Effects of the belt electrode skeletal muscle electrical stimulation system on lower extremity skeletal muscle activity: Evaluation using positron emission tomography

Numata, H.; Nakase, J.; Inaki, A.; Mochizuki, T.; Oshima, T.; Takata, Y.; Kinuya, S.; Tsuchiya, H.

Journal of Orthopaedic Science Official Journal of the Japanese Orthopaedic Association 21(1): 53-56

2016


ISSN/ISBN: 1436-2023
PMID: 26755387
DOI: 10.1016/j.jos.2015.09.003
Accession: 057735011

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Abstract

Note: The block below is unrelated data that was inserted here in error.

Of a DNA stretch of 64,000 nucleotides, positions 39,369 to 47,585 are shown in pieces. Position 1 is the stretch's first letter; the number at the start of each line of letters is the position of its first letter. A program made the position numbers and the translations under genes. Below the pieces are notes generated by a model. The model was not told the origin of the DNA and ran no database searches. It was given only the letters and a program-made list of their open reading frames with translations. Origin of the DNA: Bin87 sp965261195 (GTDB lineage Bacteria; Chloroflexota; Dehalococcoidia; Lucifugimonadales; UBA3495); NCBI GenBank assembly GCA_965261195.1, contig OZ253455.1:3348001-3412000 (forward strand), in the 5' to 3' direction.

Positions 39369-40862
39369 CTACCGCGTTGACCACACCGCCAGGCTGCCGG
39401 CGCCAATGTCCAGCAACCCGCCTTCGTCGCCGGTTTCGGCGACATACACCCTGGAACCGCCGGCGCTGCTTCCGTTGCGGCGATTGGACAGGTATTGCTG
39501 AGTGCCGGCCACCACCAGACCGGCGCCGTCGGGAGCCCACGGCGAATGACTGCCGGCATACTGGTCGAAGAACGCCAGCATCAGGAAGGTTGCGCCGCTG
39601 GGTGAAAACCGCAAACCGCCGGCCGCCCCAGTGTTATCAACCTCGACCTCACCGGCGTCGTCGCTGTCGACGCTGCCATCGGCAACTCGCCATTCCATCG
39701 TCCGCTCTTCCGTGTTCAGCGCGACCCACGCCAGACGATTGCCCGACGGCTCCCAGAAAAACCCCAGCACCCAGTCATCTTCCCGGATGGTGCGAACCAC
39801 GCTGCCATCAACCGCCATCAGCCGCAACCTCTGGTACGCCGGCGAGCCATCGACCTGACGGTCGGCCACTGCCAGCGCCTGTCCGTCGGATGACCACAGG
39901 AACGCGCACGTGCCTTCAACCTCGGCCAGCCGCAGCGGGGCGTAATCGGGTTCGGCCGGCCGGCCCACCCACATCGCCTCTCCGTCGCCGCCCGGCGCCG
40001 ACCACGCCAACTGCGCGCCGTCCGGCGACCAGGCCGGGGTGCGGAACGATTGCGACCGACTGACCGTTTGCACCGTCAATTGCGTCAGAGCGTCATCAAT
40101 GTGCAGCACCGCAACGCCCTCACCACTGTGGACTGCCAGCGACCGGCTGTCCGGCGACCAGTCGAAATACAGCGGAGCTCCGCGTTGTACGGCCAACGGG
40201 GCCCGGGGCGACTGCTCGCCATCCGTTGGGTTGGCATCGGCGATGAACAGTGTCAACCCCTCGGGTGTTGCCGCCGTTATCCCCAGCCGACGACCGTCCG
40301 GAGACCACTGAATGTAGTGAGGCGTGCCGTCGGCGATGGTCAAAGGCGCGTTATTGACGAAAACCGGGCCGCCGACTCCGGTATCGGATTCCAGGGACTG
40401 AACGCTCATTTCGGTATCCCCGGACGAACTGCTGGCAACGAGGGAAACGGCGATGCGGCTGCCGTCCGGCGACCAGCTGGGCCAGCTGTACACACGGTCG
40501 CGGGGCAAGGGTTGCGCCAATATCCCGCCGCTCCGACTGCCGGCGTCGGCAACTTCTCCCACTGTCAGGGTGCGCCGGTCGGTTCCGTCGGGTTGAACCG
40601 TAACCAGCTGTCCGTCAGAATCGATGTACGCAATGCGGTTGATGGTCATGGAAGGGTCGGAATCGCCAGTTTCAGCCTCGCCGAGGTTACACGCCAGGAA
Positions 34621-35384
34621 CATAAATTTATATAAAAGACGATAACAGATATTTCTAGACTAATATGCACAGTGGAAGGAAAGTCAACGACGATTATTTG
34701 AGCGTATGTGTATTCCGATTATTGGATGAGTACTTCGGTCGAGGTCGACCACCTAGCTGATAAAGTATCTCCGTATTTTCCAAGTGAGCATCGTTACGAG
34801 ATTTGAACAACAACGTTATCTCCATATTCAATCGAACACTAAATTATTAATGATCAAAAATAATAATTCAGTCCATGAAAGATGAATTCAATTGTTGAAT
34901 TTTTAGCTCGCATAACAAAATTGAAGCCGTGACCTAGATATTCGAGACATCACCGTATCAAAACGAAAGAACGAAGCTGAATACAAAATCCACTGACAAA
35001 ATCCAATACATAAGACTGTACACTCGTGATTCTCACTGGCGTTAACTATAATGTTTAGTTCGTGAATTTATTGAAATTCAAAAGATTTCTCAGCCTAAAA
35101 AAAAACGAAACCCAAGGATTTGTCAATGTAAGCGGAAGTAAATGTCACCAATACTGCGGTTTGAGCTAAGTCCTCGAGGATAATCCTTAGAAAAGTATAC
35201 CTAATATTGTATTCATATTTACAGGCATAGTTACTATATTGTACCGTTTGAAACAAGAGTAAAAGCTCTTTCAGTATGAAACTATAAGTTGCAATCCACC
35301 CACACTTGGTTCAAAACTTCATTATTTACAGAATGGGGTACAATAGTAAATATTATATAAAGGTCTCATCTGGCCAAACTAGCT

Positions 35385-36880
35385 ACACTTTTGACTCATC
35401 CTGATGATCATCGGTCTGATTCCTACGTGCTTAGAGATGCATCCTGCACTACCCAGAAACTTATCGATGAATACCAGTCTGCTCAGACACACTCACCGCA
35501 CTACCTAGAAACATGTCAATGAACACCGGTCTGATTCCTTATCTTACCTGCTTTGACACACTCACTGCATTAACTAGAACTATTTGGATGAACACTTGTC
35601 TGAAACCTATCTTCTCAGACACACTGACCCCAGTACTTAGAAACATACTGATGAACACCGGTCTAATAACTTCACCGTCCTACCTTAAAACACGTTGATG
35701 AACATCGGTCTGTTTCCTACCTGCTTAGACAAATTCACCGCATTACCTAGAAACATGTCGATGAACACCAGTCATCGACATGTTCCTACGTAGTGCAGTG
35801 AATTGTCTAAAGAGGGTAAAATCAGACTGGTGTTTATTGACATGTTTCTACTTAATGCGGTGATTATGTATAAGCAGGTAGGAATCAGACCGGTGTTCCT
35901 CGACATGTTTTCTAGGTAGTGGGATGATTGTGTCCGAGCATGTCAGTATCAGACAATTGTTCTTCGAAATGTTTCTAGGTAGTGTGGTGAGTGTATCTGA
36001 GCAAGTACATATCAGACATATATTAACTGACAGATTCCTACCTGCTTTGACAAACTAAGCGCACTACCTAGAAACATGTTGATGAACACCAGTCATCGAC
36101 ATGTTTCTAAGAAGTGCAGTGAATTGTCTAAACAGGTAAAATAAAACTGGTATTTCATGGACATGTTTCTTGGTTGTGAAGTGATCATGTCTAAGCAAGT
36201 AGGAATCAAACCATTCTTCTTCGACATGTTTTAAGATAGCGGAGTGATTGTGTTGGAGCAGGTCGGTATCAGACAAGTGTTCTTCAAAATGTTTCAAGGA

Lower-extremity muscle weakness in athletes after lower limb trauma or surgery can hinder their return to sports, and the associated muscle atrophy may lead to deterioration in performance after returning to sports. Recently, belt electrode skeletal muscle electrical stimulation (B-SES) which can contract all the lower limb skeletal muscles simultaneously was developed. However, no study has evaluated skeletal muscle activity with B-SES. Since only superficial muscles as well as a limited number of muscles can be investigated using electromyography, we investigated whether positron emission tomography (PET) can evaluate the activity of all the skeletal muscles in the body simultaneously. The purpose of this study was to evaluate the effectiveness of the B-SES system using PET. Twelve healthy males (mean age, 24.3 years) were divided into two groups. The subjects in the control group remained in a sitting position for 10 min, and [(18)F] fluorodeoxyglucose (FDG) was intravenously injected. In the exercise group, subjects exercised using the B-SES system for 20 min daily for three consecutive days as a pre-test exercise. On the measurement day, they exercised for 10 min, received an injection of FDG, and exercised for another 10 min. PET-computed tomography images were obtained in each group 60 min after the FDG injection. Regions of interest were drawn in each lower-extremity muscle. We compared each skeletal muscle metabolism using the standardized uptake value. In the exercise group, FDG accumulation in the gluteus maximus, gluteus medius, gluteus minimus, quadriceps femoris, sartorius, and hamstrings was significantly higher than the muscles in the control (P < 0.05). Exercise with B-SES increased the skeletal muscle activity of the gluteal muscles as well as the most lower-extremity muscles simultaneously.